January 6, 2015
In its final session of the year, Congress extended a long list of tax breaks that had expired, retroactive to the beginning of 2014. But the reprieve is only temporary. The extensions granted in the Tax Increase Prevention Act of 2014 remain in effect through December 31, 2014. For these tax breaks to survive beyond that point, they must be renewed by Congress in 2015.
Although certain extended tax breaks are industry-specific, others will appeal to a wide cross-section of individuals and businesses. Here are some of the most popular items.
The remaining extenders range from enhanced deductions for donating land for conservation purposes to business tax credits for research expenses and hiring veterans.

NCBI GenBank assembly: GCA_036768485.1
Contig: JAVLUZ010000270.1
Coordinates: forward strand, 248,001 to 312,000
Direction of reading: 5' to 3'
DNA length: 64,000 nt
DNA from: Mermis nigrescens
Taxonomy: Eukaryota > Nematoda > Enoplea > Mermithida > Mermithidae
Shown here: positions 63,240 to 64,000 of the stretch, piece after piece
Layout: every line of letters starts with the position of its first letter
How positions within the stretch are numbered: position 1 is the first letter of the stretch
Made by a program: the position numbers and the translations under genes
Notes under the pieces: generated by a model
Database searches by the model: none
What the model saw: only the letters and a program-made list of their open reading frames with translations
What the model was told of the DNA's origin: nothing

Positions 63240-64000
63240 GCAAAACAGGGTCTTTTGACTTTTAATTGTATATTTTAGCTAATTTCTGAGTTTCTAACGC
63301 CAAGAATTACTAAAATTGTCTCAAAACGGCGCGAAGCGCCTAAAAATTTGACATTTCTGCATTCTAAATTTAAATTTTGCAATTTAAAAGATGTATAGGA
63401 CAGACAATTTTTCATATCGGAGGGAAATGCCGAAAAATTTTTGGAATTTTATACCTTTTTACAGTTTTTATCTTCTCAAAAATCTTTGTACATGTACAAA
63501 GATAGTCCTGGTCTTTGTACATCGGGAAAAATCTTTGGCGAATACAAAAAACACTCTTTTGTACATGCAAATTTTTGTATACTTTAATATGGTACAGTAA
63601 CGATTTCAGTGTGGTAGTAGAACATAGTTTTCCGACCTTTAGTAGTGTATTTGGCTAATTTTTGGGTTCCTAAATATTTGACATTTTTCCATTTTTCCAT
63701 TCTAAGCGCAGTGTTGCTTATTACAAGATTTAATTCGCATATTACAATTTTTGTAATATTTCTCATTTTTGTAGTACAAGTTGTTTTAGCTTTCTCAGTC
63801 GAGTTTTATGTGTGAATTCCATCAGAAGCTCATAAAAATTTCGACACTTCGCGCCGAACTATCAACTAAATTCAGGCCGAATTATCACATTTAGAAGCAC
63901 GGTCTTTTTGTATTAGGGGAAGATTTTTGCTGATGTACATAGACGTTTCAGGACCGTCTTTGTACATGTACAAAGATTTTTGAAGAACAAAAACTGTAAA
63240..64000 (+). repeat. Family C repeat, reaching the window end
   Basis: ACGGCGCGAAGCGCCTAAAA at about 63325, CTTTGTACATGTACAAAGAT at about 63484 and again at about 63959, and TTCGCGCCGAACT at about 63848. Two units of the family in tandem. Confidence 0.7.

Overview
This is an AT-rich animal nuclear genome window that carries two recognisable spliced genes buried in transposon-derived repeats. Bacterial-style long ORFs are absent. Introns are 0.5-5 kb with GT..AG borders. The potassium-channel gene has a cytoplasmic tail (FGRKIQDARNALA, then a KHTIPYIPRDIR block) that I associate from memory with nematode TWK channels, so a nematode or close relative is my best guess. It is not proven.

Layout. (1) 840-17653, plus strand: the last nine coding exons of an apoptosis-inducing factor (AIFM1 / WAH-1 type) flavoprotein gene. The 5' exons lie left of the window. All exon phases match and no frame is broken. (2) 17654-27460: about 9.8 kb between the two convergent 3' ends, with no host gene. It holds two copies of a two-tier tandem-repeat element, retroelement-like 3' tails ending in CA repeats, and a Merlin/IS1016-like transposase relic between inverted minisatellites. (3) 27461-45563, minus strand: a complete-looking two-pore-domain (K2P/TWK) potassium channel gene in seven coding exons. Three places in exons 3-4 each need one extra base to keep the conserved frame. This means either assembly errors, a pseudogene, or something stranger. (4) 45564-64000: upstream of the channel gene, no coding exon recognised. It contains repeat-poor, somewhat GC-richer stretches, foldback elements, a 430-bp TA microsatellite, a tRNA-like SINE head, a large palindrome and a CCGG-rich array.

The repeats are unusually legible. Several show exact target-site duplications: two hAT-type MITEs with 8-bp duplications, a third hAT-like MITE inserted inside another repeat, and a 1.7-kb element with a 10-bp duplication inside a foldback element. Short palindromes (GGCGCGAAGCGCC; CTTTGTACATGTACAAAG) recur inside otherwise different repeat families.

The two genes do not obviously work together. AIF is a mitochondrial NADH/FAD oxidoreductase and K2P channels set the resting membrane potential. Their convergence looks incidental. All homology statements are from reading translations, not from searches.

Finally, the new law authorizes tax-free accounts for disabled individuals who use the money for qualified expenses like housing and transportation. Another provision in the law provides greater investment flexibility for Section 529 accounts used to pay for college.
According to the commission's online claims process, those whose personal information was exposed can opt for 10 years of free credit monitoring, which breaks down as follows: Four years via the three major credit bureaus (Equifax, Experian and TransUnion) and six years specifically through Equifax.
With all the tax law changes this year, be sure that you are getting your just deductions in the coming tax season. That is, qualifying deductions that fall under the Child and Dependent Care Credit. According to tax giant and trusted resource Intuit, here’s the skinny…
These days, we seem to have endless articles on IT security while traveling, but far fewer on physical safety. Because summer can be big travel months for many businesses, we put together the following list of tips to help keep you safe while away from home.